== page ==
From the perspective of Indian Healthcare system, patients visit several health providers, throughout their life span, right from visiting a sub-center, community-center or primary-health center in rural setups, or a general practitioner in his local vicinity, to a government /private hospital or clinic at the district, city, state or central level. Health records get generated with every clinical encounter during these ambulatory, inpatient or emergency visits. However, most health records are either lost, or remain in the custody of health care providers and eventually get destroyed, as per the retention period of medical records generally followed by hospitals in the country i.e. for 5 years for out-patient records, and 10 years for in patient records. Medico legal records are however retained permanently. This is applicable to health care setups with a proper medical record department only. There may be negligible to no health records maintained by private practitioners, at clinic setups and by rural healthcare setups. A typical Indian patient with varying literacy and awareness level usually does not retain his clinical documents either. Medical record is the property of the hospital and ‘not’ of the patient, clinical department or care provider/s. The patient also has no proprietary right on his own clinical record today. What the patient carries with him is the discharge summary of his clinical encounter along with his investigation reports and usually radiology films/images. Also, important clinical data is not available for research and for reference to aide in clinical decision support. Study of disease trends and statistical analysis of clinical nature also suffers.
Due to these and many more reasons, having an EHR of a patient with health records of each clinical encounter at varying healthcare setups, be it government or privately owned, is ‘actually’ a dream come true for India. In the coming years, EHR of an Indian patient may even be accessible by care providers of other countries and vice versa, especially with the boom in global medical tourism trends.
As per the EHR standards released in August 2013 by the Ministry of Health & Family Welfare, Government of India, ‘for creation of a true electronic health record of an individual it is imperative that all clinical records created by the various care providers that a person visits during his/her lifetime be stored in a central clinical data repository or at least be shareable through the use of interoperable standards. Adequate safeguards to ensure data privacy and security must strictly be adhered to at all times. Patients must have the privilege to verify the accuracy of their health data and gain access whenever they wish to do so’.2The EHR standards of India emphasize on ‘Patient’ as the authorized owner of his health data’. The standards aim to develop a system which would allow one to create, store, transmit or receive electronically, the ‘Electronic Protected Health Information (ePHI)’of a patient, using reliable media for data storage and transfer. EHRs can bring a patient’s complete health information together for supporting better clinical decisions, and more coordinated care amongst various care providers.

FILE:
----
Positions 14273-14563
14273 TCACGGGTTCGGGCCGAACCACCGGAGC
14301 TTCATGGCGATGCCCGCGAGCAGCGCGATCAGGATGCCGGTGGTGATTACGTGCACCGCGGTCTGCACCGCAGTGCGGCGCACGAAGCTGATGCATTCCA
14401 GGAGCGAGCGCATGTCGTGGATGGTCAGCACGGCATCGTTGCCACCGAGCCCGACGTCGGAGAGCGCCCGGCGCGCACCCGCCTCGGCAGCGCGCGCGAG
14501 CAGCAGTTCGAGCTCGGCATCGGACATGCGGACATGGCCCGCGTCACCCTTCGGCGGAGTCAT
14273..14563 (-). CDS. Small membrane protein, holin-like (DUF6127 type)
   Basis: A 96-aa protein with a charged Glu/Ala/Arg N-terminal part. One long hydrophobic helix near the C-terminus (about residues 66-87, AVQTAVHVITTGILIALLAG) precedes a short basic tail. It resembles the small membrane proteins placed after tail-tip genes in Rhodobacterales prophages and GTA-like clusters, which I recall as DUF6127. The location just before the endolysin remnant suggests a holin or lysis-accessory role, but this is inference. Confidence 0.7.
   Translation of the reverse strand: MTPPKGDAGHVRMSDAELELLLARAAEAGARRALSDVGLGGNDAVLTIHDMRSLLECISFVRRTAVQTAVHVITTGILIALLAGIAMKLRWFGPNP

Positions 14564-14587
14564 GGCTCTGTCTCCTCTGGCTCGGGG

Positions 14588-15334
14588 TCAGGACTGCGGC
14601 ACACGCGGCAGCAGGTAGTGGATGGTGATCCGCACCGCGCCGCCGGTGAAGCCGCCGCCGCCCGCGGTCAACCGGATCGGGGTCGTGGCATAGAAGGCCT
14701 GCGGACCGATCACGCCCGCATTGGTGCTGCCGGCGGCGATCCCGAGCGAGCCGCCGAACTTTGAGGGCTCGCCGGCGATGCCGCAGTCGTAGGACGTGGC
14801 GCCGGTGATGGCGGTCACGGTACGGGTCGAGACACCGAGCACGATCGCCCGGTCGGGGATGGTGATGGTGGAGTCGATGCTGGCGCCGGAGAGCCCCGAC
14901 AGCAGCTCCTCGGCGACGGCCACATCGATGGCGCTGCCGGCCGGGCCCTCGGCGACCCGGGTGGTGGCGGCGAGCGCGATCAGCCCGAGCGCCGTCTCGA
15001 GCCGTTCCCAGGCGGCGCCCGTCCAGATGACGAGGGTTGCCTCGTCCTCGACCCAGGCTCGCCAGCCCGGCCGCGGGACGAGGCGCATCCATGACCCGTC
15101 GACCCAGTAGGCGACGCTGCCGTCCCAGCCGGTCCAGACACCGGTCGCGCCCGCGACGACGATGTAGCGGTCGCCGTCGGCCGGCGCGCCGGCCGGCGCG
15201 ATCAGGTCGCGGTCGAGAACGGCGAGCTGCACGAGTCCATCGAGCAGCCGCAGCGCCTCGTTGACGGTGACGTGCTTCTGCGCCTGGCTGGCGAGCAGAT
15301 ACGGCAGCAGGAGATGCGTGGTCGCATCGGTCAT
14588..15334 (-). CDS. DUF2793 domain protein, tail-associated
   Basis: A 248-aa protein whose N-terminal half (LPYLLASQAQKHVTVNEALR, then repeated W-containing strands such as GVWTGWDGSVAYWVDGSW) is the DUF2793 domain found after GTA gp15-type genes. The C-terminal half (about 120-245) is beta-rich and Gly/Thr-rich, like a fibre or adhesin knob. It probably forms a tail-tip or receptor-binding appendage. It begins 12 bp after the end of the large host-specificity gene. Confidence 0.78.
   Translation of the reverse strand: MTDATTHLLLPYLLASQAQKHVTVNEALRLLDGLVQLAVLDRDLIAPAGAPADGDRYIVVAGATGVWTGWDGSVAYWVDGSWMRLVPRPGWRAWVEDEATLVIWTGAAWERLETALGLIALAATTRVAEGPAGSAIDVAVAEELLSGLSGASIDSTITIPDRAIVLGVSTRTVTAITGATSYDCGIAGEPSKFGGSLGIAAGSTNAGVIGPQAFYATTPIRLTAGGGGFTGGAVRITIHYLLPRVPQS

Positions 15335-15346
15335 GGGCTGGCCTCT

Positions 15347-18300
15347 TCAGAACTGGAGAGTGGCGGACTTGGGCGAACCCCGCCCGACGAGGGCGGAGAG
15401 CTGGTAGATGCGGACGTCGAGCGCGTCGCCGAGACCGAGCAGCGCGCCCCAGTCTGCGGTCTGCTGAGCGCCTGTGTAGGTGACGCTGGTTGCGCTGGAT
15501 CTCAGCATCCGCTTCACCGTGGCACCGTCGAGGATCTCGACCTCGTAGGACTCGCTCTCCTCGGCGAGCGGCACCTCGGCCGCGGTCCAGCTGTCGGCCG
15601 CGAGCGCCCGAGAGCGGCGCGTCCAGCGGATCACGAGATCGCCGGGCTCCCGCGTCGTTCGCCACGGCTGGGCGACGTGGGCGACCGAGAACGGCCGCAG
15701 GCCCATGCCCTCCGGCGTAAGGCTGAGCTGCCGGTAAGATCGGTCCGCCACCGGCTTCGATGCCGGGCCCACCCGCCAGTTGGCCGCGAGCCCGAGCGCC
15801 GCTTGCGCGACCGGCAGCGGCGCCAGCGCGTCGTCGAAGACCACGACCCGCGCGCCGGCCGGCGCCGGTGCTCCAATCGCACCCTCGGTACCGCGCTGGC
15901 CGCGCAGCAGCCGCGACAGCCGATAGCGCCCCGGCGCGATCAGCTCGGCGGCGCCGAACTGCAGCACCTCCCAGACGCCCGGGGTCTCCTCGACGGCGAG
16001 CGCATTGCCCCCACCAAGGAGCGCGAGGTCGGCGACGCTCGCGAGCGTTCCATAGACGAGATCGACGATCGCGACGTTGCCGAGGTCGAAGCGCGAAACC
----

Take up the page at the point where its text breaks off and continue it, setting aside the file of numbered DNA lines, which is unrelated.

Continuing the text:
These standards emphasize the use of National UID or AADHAR number as the primary or secondary Unique Health Identifier (UHID) of a patient visiting a healthcare facility. The AADHAR number will serve as the unique patient identifier for all healthcare organizations across the nation. The other ID, may be used to identify the patient within the organization and as a reference in its EMR system. The EHR standards also define the Healthcare IT (HCIT) Standards applicable for India, besides the inclusion of National UID or AADHAR number. So, going forward, the AADHAR number will act as the unique identifier for the EHR of an Indian citizen, which will be a longitudinal health record of a citizen’s lifespan with several clinical encounters in different care settings.
Software companies who are looking at implementing their Healthcare Information Systems (HIS), EMR or EHR applications in India are working towards compliance with the EHR standards of India. Healthcare providers and organizations also, now, have a framework with guidelines, for effective implementation of these systems in their healthcare settings, right from choosing the right IT Infrastructure to selection of a modern HIS/EMR/EHR application with a futuristic design towards integrated healthcare for India. The basic idea of the EHR standards is to have a country wide rollout of EHR for all healthcare organizations and link it to the National UID of the patient (AADHAR). An article in Forbes India magazine stated that ‘with UID database residing in the cloud, even a rudimentary EHR linked to it and stored in the cloud along with critical information, say, about blood group, allergies, chronic illness, long term medication, etc. can go a long way not only in better healthcare delivery but even for gathering epidemiological data. Connecting rural and urban healthcare delivery systems through UID and EHR standards seems like a magnanimous task for now, but if given aggressive timelines and adequate impetus of implementation, will surely see the foreseen success.
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Author: Ranjeeta Basra Korgaonkar